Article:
PowerShell 2.0 Fits Square Pegs in Round Holes

PowerShell 2.0 embraces and extends an old idea in command-line administration — the pipeline. Understanding what can be done with this powerful feature is a key to being effective in the new, bold world of command-line administration of Windows systems.

The pipeline is not a new idea. Douglas McIlroy is a mathematician and programmer who noticed, back in the 70s, that the output of one command in Unix often became the input for the next. He put forward the idea of a “pipe” to send the output of one program directly to the input of another, skipping the step of saving that output in a file of some sort. A few years later in 1973, Unix co-creator Ken Thompson added the feature to Unix.

Pipeline Limits = Tool Development

One key limitation of the Unix pipeline (and of the CMD.EXE pipeline that eventually followed in DOS and Windows) was that it was only passing text from one command to the other. In other words, it wasn’t much more sophisticated than writing all the output to a file and reading it back in to give it to the next application. What the receiving program received was a tsunami of text. This led to the development of tools like grep, awk, sed, and Perl as ways to manipulate that big block of text to produce meaningful output to feed to that next program. This has been a workable approach for Unix users for generations now. Microsoft has taken a totally different approach with PowerShell, however. PowerShell’s pipeline isn’t passing plain text, it’s passing Objects.

Objects and You

Objects, in programmer-speak, are a software representation of a real-world thing. Real objects have properties: my pen has a certain quantity of ink in it; my computer has a screen with a certain number of inches in diagonal size. Real objects also usually support tasks we can perform on them: my car has a GoFaster and TurnLeft method (hey, I could be a NASCAR driver!). Programming objects represent a real-world thing using a set of properties and a set of methods that replicate the information and tasks that are relevant to using that thing in the real world. Applying that to computer technology, consider the idea of a Windows service. It’s a piece of software that runs in the background and allows your computer to perform some sort of functionality. What kinds of information do you want to know about a service? Things like the name of the service, the name of the executable it’s running, whether it’s stopped or started… things like that. What kinds of tasks do I need to perform to administer services? Well, I’d need to stop and start services, mostly. I might need to change the start mode from Automatic to Manual.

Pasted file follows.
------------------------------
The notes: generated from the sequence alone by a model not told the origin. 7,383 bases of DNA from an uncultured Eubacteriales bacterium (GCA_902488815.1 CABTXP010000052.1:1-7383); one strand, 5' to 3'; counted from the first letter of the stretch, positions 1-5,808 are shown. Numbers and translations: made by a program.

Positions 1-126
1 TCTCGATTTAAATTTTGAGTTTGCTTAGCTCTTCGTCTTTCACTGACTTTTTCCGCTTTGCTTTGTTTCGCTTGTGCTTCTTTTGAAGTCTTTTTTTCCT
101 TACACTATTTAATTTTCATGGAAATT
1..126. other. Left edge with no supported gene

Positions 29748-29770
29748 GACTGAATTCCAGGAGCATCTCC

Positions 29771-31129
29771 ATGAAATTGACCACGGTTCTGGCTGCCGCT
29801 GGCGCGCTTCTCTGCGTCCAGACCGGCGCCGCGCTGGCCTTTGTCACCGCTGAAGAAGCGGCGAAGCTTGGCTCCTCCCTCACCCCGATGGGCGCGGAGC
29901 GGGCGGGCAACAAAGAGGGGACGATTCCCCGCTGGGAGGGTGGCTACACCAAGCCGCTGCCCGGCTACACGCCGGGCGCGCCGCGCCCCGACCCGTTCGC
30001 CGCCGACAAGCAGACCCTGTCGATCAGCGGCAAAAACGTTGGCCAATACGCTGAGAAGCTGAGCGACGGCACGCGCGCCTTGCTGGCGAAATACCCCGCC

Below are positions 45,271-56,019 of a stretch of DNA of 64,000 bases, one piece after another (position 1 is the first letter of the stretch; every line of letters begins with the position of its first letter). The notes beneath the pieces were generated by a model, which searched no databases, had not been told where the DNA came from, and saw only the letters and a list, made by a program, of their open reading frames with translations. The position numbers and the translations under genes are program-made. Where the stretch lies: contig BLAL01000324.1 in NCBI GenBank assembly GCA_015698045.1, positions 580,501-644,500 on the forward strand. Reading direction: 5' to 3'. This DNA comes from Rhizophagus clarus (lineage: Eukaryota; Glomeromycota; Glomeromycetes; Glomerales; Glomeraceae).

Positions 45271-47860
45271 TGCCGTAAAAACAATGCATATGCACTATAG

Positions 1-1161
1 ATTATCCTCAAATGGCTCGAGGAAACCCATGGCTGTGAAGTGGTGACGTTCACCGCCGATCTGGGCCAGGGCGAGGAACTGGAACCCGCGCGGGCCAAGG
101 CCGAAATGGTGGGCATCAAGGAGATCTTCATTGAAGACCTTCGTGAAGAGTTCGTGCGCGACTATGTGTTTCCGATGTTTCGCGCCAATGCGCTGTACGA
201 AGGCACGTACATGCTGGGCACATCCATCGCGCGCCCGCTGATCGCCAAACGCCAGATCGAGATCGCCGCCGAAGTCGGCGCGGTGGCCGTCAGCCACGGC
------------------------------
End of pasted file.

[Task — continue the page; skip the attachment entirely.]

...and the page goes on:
PowerShell represents the idea of a Windows service using an object. When I call on the Get-Service cmdlet to give me a list of services, what I get is actually a list of objects that represent those services. How do I know what kind of objects? I can pipe those objects to Get-Member and it will tell me all about it, like so: (and don’t forget, you can click on these images to see them at full size!)

So a service is an instance of a System.ServiceProcess.ServiceController object. What’s that? Remember that PowerShell is built on top of the .Net Framework, a large base of code for Windows application developers. .Net provides a vast list of types of objects that can be used to assemble programs, and they all have lengthy names like that one. Long story short, “ServiceController”  objects are .Net’s way (and therefore PowerShell’s way) of describing services.

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